Anatomy textbooks don't address the diversity in appearance of female genitalia

To meet society’s needs, medical education in Australia requires an inclusive, gender-aware curriculum. Current anatomy textbooks are missing relevant information.

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A review of 78 anatomy textbooks, including several used in Australian medical schools, found that none of the books covered the normal variation in the appearance, size or asymmetry of female genitalia.

Associate Professor Jenny Hayes and Professor Meredith Temple-Smith examined four contemporary textbooks and multiple editions of four historical textbooks that were published between 1828 and 2021. In particular, they looked at how the books described and illustrated the vulva – the part of the female genitalia that includes the vaginal opening, the inner and outer labia, and the clitoris.

Providing medical graduates with accurate information about normal genital appearance is increasingly important, particularly as demand for female genital cosmetic surgery grows and more transgender people undergo hormone treatment and surgery.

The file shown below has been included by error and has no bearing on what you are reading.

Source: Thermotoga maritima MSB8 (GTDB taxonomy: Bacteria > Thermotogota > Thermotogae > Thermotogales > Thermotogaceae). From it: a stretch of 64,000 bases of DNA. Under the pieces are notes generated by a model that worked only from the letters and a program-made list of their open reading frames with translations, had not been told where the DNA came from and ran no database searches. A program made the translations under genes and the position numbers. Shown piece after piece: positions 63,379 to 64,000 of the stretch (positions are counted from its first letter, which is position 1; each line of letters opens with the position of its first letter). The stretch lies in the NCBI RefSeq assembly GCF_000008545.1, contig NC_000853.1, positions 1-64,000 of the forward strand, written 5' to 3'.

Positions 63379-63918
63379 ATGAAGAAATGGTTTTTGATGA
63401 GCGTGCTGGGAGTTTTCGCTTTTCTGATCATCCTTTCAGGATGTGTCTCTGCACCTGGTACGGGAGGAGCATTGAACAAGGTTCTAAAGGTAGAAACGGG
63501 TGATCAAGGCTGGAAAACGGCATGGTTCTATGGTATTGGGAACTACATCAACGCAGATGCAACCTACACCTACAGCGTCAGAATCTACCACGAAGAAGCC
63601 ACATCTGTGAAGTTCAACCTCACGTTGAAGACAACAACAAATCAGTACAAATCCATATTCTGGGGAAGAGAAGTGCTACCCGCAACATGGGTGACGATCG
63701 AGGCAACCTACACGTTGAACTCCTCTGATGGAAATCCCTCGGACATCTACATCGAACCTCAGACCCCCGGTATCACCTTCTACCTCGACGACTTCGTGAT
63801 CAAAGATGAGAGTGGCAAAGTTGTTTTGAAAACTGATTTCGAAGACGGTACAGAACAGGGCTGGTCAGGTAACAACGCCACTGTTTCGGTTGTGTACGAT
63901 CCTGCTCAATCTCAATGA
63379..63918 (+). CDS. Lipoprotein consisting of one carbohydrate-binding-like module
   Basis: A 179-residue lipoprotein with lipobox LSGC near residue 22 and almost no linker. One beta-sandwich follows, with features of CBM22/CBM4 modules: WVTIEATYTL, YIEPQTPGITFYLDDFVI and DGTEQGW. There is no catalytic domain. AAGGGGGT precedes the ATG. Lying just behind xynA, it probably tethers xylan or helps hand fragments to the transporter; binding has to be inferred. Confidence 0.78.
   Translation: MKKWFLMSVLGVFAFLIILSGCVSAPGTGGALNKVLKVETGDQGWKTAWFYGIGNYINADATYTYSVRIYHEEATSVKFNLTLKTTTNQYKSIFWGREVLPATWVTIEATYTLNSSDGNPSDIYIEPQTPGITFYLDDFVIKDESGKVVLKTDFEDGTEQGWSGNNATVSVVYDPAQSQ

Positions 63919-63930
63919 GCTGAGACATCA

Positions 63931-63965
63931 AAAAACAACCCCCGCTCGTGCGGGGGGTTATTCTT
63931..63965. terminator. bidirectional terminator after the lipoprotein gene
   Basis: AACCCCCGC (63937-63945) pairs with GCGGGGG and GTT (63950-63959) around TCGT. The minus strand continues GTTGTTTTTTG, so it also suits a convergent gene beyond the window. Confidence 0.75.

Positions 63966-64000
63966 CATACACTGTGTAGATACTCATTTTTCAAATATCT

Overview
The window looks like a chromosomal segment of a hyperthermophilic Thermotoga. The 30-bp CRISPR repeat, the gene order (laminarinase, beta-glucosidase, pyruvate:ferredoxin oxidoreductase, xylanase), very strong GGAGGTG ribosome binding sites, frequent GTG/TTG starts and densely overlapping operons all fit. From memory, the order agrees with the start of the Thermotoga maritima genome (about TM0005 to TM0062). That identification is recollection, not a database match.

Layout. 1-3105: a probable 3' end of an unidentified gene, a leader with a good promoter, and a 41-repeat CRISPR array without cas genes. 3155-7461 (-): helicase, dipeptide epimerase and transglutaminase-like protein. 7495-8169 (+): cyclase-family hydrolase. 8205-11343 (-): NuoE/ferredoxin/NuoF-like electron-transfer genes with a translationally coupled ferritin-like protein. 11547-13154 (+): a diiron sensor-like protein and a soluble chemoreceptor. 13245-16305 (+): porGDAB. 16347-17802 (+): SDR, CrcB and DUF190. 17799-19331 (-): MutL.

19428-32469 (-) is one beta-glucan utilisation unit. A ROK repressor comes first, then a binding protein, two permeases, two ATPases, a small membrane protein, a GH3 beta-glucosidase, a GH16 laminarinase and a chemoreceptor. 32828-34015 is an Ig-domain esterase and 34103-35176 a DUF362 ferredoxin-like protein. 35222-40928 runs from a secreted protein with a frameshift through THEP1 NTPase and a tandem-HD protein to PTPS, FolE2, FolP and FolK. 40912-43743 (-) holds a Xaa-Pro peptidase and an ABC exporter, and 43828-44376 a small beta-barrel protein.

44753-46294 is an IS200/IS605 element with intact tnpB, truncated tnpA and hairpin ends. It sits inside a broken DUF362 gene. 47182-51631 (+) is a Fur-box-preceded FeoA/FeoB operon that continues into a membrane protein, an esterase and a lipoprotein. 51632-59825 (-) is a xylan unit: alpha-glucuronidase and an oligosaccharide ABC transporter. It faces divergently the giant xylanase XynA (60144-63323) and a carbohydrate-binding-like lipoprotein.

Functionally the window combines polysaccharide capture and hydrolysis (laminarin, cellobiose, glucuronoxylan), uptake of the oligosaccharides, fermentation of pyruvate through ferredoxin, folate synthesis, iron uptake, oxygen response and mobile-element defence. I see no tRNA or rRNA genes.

The researchers found that vulval diversity is poorly represented in the textbooks. Most of the books include only a single image of the vulva, often a black and white line drawing. One of the textbooks, Last’s Anatomy, has no image of the vulva at all.

Some of the current textbooks feature images or photographs in which the inner labia protrude beyond the outer labia. The researchers found that in most cases, the accompanying text does not discuss labial protrusion or mention that variation in labial size and symmetry is normal. Recent editions of Gray’s Anatomy instead refer to specific anatomical variations in the labia that are rare or found only in babies or post-menopausal people.

The researchers argue that by failing to give medical graduates a realistic view of the normal variation in female genital appearance, these textbooks are not preparing healthcare professionals for all aspects of patient care.

Next steps

The researchers are interviewing 31 anatomists in Australia to find out whether and how genital anatomy is included in medical anatomy curricula.


Australian Government Research Training Program


Hayes JA, Temple-Smith MJ (2022) New context, new content – Rethinking genital anatomy in textbooks. Anatomical Sciences Education 15(5): 943–956. doi: 10.1002/ase.2173

Banner image: 'The Three Graces', sculptor unknown. (Open access image from the Metropolitan Museum of Art, NYC USA).

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First published on 29 September 2022.

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